Secrecy News

The Fifth Amendment in Congressional Investigations

Individuals have a broad right to refuse to testify before Congress by invoking the Fifth Amendment right against self-incrimination, the Congressional Research Service explained last week.

“Even a witness who denies any criminal wrongdoing can refuse to answer questions on the basis that he might be ‘ensnared by ambiguous circumstances’.”

On the other hand, the scope of the Fifth Amendment privilege applies more narrowly when it comes to a congressional demand that a witness produce documents. “The Supreme Court has made clear that the mere fact that the contents¬†of a document may be incriminating does not mean that the document is protected from disclosure under the Fifth Amendment.”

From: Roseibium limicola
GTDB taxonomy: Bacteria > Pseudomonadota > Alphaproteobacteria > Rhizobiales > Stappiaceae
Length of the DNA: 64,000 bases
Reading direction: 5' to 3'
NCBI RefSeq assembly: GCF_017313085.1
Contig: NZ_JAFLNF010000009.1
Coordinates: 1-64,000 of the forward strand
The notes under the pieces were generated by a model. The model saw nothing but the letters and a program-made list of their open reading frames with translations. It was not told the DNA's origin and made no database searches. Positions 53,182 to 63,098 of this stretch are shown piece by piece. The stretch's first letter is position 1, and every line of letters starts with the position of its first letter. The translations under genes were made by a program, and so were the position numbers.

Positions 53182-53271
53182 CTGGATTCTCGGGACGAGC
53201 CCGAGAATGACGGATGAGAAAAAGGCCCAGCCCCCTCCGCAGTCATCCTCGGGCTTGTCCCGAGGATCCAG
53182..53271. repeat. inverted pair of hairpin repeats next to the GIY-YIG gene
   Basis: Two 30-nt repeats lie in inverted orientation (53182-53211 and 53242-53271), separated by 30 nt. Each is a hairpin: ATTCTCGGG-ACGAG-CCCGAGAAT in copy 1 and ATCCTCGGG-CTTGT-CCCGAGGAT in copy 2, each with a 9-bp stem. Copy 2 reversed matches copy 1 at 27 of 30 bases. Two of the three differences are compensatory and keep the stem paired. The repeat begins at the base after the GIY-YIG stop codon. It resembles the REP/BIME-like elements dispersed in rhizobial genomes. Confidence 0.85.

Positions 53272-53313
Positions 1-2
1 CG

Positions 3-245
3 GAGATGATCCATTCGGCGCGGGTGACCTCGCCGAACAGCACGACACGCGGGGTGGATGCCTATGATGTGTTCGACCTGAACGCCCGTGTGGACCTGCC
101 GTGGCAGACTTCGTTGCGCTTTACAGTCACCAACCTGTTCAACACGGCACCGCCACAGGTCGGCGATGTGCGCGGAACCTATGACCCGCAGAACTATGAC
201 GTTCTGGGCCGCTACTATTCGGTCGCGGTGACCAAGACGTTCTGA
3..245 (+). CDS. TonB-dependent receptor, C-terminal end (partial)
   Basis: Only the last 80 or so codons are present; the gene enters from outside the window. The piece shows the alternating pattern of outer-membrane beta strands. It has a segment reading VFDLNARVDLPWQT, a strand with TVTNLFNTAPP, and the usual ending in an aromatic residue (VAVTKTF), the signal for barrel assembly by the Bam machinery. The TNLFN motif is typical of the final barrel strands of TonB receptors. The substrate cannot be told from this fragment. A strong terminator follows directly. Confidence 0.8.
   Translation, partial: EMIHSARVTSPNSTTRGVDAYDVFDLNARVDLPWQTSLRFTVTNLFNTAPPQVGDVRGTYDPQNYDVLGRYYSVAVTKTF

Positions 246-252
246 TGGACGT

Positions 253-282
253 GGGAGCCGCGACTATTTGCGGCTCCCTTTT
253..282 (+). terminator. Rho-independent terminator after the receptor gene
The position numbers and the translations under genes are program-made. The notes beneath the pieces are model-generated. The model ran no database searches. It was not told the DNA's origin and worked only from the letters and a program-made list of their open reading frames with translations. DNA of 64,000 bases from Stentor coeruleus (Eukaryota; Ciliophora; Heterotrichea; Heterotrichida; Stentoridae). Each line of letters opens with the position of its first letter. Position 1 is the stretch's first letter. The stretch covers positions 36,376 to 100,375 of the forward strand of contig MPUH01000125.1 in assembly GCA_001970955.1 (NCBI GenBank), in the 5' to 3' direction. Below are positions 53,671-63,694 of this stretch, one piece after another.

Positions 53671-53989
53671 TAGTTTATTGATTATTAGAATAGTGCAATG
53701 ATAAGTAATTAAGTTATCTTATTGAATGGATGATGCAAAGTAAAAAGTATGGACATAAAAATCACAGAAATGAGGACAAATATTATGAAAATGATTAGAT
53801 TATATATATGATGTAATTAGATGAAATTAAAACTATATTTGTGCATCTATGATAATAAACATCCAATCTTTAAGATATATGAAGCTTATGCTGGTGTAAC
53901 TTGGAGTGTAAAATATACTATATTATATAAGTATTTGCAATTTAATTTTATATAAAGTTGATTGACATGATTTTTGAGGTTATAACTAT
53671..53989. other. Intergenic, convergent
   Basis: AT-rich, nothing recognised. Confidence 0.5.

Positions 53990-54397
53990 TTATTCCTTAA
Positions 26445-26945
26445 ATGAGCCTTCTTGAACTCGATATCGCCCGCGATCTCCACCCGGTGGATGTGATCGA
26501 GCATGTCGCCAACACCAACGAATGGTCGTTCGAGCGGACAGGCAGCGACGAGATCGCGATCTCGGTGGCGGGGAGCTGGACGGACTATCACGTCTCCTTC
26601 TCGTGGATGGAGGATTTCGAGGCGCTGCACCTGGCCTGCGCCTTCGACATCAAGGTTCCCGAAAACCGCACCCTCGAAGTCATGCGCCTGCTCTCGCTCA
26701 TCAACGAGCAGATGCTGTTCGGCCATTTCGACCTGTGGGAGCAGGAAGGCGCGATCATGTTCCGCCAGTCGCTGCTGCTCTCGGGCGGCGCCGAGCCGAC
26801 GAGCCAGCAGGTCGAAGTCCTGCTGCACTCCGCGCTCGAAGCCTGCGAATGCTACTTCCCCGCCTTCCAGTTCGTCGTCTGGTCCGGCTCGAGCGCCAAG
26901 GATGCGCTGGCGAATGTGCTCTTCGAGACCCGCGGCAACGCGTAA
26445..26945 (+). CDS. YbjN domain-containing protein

See The Fifth Amendment in Congressional Investigations, CRS Legal Sidebar, May 26, 2017.

Other new and updated products from the Congressional Research Service include the following.

President’s FY2018 Budget Proposes Cuts in Public Health Service (PHS) Agency Funding, CRS Insight, May 24, 2017

President John F. Kennedy Assassination Records Collection: Toward Final Disclosure of Withheld Records in October 2017, CRS Insight, May 26, 2017